Magnanimous Mind, Dharma Talk May 4/2022

  • Post category:Audio / Zen

I presented this talk to the Salt Spring Zen Sangha a few weeks after our spring sesshin (silent meditation retreat). The theme of sesshin, led by Sensei Peter Levitt was Engraving Trust in Mind. Insightful talks were given by Sangha members on the Hsin Hsin Ming. In this talk, I refer to the first 3 verses of a contemporary translation by Stan Lombardo. 

In his “Instructions to the Cook,” Dogen, wrote that someone working to benefit others should maintain three minds: magnanimous mind, parental mind, and joyful mind.

  • Magnanimous mind (generous or big mind) means, according to Dogen, “being unprejudiced and refusing to take sides.” In other words, a magnanimous mind is not swayed by preferences. Cooks work with the ingredients they have: for eg. imperfect carrots, onions or whatever is ready to harvest in the garden. What’s there is always enough.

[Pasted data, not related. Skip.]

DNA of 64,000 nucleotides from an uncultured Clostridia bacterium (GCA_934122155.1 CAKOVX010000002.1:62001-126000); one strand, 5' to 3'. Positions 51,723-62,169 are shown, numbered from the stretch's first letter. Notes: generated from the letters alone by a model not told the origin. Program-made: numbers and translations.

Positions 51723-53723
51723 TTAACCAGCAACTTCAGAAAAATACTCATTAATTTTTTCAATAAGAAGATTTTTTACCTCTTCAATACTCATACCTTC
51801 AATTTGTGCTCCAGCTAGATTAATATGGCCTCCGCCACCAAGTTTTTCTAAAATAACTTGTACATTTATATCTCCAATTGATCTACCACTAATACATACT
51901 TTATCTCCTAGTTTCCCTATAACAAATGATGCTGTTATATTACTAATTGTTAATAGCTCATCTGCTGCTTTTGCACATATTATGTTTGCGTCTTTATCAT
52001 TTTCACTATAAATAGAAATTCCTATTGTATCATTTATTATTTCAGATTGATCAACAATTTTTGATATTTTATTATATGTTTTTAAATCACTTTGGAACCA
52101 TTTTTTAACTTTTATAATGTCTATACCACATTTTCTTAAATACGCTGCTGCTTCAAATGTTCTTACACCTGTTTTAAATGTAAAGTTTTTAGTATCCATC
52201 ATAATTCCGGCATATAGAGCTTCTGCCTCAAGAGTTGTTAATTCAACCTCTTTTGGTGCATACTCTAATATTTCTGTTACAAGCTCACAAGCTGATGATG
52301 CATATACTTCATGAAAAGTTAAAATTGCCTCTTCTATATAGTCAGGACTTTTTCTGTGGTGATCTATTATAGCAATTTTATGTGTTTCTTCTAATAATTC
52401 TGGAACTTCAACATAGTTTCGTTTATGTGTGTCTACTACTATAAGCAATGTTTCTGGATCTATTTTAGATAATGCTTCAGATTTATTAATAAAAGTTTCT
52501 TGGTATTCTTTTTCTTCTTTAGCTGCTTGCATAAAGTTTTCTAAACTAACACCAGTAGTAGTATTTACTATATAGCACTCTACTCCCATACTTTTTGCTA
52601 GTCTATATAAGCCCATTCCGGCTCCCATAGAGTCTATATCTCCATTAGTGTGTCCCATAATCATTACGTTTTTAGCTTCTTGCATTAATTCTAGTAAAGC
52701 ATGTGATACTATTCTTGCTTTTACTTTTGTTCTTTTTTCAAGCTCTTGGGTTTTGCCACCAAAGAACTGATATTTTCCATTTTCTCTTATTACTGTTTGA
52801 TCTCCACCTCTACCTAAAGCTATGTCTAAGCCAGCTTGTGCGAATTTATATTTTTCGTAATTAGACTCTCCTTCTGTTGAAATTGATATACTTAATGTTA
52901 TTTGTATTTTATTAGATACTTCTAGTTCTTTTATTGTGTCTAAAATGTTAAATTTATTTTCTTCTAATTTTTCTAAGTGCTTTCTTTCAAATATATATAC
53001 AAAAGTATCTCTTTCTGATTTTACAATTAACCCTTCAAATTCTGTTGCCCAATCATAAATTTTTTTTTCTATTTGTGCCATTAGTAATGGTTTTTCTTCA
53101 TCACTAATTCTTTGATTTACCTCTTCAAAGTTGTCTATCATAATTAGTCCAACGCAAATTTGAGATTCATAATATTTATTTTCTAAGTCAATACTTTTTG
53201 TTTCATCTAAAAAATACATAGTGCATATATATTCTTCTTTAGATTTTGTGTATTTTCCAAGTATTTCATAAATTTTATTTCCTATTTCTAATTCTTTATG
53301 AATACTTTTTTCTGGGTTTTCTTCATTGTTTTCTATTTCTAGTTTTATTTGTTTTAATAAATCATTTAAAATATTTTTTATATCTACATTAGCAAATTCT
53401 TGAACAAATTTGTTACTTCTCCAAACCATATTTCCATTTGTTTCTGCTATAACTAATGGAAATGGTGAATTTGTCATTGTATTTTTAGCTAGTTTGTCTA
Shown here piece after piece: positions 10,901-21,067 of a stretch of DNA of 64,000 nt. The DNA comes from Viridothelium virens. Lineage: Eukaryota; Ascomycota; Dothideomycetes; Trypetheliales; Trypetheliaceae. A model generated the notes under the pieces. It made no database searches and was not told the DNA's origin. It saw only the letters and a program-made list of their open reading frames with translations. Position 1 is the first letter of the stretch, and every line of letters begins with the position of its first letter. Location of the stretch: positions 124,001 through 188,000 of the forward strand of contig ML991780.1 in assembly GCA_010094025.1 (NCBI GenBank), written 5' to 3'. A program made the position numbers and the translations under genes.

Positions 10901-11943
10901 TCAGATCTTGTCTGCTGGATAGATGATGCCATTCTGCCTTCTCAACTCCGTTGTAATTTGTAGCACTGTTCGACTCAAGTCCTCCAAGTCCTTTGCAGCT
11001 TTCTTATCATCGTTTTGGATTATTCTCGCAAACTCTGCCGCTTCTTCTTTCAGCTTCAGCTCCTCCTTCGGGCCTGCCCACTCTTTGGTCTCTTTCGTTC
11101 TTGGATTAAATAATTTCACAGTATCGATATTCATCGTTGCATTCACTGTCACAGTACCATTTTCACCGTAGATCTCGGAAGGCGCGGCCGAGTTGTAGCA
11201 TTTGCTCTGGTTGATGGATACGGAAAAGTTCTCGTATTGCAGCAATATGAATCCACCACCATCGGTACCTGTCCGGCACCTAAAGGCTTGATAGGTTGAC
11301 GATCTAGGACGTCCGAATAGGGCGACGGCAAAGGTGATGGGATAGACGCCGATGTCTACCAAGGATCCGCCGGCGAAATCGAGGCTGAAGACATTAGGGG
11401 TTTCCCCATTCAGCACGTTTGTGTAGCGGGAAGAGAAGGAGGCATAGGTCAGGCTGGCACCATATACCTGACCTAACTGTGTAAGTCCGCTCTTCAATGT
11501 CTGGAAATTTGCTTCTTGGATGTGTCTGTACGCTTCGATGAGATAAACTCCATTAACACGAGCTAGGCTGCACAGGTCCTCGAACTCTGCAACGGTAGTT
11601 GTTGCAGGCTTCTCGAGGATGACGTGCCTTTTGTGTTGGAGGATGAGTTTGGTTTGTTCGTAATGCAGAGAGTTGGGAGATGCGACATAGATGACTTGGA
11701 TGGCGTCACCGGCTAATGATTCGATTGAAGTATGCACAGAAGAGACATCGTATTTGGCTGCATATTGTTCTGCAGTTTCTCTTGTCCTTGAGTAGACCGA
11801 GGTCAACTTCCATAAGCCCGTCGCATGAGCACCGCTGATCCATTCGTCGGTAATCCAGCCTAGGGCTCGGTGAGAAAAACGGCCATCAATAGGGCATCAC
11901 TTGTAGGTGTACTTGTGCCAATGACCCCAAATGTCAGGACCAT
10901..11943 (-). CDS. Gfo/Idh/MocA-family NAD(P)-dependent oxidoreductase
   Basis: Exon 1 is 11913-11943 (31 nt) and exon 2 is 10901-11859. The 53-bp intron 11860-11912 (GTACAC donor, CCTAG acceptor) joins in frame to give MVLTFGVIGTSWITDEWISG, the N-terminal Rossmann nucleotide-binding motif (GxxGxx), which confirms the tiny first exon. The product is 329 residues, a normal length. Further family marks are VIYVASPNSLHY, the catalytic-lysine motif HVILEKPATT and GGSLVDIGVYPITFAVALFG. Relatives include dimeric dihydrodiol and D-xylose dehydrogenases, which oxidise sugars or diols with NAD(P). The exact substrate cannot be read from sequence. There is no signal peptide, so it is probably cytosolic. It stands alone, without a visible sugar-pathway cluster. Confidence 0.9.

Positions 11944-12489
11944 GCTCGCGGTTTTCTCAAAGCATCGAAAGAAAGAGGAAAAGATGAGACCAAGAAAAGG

• Parental mind takes great care with whatever, and whomever, one encounters, not distinguishing between self and other. Unforgettably, Dogen instructs cooks to handle ingredients “as if they were their own eyes.”
  • Joyful mind is the mind of gratitude. The cook feeds and serves others not simply as a job but as an opportunity and finds unconditional joy. It arises from the vow to benefit others and doesn’t hinge on things going right or fade when things go wrong.
    These three minds can be seen as reflections of one another; the three describe one internal world.

Leave a Reply